The protests for police brutality that were sparked by the murder of George Floyd on June 2 are creating change.
For nearly two weeks, people have marched across all 50 states and globally to end racial injustices. Outside of unfair treatment by the police, people of color face an uphill battle in many other aspects, from medical treatment to job conditions. And at a protest in Los Angeles at ICM Partner, actor Michael B Jordan gave an impassioned speech about the lack of brown faces in Hollywood.
While speaking, Jordan said he wants to put Hollywood “on notice,” as they need more Black people at all levels of the entertainment industry– from security to production staff.
“We’re in the heart of Hollywood right now,” he said. “One of the world’s most powerful industries. And I’m an active member of that. They need to go on notice. I’ve dedicated my production company to an inclusion rider. But it has to go beyond that. So to the brands that support me, all the productions and the studios… if you have any financial ties to the police, we have to look at our business. We have to stop hiring police. We have to cut off their support. That’s why I’m committing to hiring private security.”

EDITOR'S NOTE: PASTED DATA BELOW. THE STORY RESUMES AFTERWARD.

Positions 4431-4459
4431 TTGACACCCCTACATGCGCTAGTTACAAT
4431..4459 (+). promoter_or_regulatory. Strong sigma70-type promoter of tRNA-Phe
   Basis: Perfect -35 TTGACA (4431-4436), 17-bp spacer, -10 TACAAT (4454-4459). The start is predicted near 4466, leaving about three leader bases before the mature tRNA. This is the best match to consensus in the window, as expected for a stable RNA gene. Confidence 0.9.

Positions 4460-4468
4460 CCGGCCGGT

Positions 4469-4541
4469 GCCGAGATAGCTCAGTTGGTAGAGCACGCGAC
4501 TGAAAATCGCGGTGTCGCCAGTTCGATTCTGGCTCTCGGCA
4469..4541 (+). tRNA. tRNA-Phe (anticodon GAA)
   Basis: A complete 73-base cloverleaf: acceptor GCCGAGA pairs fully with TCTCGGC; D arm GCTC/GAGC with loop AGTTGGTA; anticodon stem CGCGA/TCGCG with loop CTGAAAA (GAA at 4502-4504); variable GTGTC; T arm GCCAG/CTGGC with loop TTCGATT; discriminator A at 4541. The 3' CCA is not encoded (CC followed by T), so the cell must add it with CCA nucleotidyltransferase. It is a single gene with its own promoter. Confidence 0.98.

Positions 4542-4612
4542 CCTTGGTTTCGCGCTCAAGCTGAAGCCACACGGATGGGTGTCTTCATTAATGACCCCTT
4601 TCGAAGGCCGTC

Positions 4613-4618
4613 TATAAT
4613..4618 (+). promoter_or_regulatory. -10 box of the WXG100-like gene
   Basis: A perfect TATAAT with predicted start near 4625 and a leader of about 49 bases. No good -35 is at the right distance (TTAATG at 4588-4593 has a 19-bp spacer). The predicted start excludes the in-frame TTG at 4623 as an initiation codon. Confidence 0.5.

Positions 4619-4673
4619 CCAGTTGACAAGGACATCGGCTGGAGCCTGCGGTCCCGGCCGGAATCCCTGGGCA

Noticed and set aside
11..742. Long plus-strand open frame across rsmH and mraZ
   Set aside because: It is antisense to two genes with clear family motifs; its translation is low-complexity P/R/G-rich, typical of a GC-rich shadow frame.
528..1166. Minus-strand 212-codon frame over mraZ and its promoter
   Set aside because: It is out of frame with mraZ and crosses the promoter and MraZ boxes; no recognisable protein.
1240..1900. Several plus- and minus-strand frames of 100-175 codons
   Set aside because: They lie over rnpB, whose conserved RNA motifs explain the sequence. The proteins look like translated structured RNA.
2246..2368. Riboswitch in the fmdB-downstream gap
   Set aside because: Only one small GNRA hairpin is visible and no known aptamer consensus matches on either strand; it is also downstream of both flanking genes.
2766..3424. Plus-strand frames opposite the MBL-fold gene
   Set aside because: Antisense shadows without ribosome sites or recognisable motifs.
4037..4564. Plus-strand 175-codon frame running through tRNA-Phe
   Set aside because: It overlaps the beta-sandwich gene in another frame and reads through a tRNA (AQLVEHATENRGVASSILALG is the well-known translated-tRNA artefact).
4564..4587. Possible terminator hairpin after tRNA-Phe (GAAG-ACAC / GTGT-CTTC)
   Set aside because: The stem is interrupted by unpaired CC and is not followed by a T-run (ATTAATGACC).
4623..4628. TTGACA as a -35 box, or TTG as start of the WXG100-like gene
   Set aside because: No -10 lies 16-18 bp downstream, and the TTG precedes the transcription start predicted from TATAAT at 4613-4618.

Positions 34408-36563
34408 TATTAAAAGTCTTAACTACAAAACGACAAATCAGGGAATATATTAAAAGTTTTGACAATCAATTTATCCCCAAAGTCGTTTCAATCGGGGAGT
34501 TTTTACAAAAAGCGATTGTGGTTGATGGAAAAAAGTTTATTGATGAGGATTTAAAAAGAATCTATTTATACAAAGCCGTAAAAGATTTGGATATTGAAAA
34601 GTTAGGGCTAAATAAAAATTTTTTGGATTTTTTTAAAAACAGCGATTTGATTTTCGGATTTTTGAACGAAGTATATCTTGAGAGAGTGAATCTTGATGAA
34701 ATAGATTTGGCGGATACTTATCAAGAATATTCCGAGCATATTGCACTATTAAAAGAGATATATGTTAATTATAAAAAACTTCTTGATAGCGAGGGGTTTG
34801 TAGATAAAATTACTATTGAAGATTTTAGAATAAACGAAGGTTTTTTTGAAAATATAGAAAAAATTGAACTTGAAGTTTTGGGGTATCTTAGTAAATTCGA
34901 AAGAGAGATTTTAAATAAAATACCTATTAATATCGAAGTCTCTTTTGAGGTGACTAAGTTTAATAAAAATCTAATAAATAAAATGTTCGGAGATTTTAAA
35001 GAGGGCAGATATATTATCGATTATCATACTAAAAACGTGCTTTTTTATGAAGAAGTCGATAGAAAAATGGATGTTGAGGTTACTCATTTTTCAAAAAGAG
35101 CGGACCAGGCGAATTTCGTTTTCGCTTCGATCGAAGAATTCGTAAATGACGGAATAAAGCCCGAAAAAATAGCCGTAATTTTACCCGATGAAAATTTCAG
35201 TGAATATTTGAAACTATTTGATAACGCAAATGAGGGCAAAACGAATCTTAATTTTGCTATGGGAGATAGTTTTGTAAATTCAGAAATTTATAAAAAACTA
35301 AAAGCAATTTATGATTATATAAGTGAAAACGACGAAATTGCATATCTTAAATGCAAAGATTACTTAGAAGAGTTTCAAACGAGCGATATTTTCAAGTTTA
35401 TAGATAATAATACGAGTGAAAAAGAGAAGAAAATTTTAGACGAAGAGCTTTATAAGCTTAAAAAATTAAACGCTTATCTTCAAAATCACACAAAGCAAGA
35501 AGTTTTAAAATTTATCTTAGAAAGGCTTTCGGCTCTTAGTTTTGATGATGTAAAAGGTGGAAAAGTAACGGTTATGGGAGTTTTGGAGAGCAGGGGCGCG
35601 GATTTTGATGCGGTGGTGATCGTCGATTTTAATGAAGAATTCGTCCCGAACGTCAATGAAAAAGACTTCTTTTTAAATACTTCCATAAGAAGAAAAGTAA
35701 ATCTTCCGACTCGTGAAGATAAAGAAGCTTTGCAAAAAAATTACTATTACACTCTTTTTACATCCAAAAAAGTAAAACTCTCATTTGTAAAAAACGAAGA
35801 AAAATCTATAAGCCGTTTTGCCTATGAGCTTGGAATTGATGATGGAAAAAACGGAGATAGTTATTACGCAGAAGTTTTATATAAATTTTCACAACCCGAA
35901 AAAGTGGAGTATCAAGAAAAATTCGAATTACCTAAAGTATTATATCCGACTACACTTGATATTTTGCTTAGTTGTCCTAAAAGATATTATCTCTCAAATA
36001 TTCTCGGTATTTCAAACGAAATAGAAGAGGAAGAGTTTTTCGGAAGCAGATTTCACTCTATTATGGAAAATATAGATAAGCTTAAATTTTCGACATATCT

The 33-year-old went on the explain that –like many others in his position have said recently– he’s ready to use his power to enact the change needed to see and as white people continue to appropriate Black stories and culture without benefit to us.
“You committed to 50/50 gender parity in 2020, where is the commitment to black hiring? Black content led by black executives, black consultants? Are you policing our storytelling as well? Let us bring our darkness to their light. Black culture. The sneakers, sports, comedic culture that you guys love so much; we dealt with discrimination at every turn, can you help fund black brands?”
Jordan played Oscar Grant in the Ryan Coogler’s somber Fruitvale Station, where he was exposed to police brutality and the lasting impact it left on him, and got the chance to learn more about injustices from a legal aspect in Just Mercy.